Are you sleeping well?

Many people are experiencing sleep problems and they are not sleeping well these days. Working long hours, stress and/or drinking alcohol in the evening are all factors that can adversely affect normal sleep patterns. At the same time, the COVID-19 lockdown is taking its toll. Although one might think that this would enable people to take their foot off the work-life accelerator, it’s actually causing more stress than ever before. People sit at home all day, spend most of their time on video calls and, at the end of the day, have seen nothing but their desk or dining table. Unfortunately, there is no panacea for this situation and the resulting emotional strain can make getting quality sleep difficult.

Why is sleep so important?

Sleep plays an important role in our health and well-being. As we age, the amount of sleep we need to maintain our mental and physical health varies. How one feels while awake depends to a greater extent on what happens while we sleep. During this period of diurnal downtime, the body works to support the healthy functioning of our organs, especially the brain. In children and adolescents, sleep also supports growth and development.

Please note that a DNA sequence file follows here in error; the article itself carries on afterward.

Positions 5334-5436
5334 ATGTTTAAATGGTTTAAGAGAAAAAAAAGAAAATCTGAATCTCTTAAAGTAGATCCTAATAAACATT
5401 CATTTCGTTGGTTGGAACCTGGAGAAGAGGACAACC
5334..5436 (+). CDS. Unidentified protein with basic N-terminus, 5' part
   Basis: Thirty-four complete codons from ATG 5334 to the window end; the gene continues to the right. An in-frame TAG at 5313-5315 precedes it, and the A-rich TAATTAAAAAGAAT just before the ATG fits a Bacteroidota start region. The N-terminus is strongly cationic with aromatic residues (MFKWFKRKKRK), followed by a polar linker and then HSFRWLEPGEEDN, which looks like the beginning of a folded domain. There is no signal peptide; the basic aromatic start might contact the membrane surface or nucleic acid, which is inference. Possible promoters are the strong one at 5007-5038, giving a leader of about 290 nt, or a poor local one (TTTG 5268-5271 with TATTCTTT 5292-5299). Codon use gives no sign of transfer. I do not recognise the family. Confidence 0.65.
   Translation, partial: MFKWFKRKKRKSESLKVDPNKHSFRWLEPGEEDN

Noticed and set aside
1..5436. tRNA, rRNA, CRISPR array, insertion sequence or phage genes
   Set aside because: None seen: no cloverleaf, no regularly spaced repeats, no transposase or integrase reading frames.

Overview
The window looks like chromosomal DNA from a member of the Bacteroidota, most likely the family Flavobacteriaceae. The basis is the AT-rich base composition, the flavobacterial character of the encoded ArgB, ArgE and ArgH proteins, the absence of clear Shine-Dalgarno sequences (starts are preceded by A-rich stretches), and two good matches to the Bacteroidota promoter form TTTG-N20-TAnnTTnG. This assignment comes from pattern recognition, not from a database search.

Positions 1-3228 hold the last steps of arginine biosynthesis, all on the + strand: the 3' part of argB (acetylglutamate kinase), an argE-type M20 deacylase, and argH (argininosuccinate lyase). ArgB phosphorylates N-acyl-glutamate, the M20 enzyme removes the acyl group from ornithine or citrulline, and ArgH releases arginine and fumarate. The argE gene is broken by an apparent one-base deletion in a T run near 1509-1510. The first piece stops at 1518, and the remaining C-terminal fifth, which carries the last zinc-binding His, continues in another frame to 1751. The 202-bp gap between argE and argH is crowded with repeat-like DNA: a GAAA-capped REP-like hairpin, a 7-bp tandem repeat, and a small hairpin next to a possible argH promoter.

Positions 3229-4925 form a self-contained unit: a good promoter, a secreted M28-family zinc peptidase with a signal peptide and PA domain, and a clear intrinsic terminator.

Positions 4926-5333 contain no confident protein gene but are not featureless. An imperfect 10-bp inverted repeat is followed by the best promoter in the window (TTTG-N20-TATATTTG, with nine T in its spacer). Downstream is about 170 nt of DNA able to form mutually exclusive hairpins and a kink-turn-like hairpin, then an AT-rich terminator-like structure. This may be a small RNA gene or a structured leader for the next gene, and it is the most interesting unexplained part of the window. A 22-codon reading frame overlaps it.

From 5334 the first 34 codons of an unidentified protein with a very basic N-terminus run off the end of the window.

A lack of sleep can cause both short-term and long-term damage. In the short term, sleep deprivation can impair thinking, concentration and learning abilities, whereas long-term sleep deprivation can even increase the risk of chronic disease (National Heart, Lung, and Blood Institute, 2021).

Natural sleep treatments

Some of the most sustainable ways to improve sleep quality include meditation, yoga, calming teas and supplements containing St John’s wort, lemon balm, melatonin and L-Theanine.

Because of its warmth and the natural tendency to drink it slowly, hot teas can have a soothing effect. Tea also contains L-Theanine, which most people know as the calming component in green tea. However, L-Theanine is also available as a dietary supplement and is used in products that are formulated to help with relaxation, concentration and sleep.

What exactly is L-Theanine?

L-Theanine is an amino acid — formed by the reaction of ethylamine and glutamine — found in the leaves of the green tea plant Camellia sinensis. In 1949, L-Theanine was identified in tea by Japanese scientists. And although tea is the most common source of L-Theanine, this compound is also found in a few species of fungi. In foods, especially green tea, L-Theanine is thought to be a source of umami, the savory, glutamate-like flavor.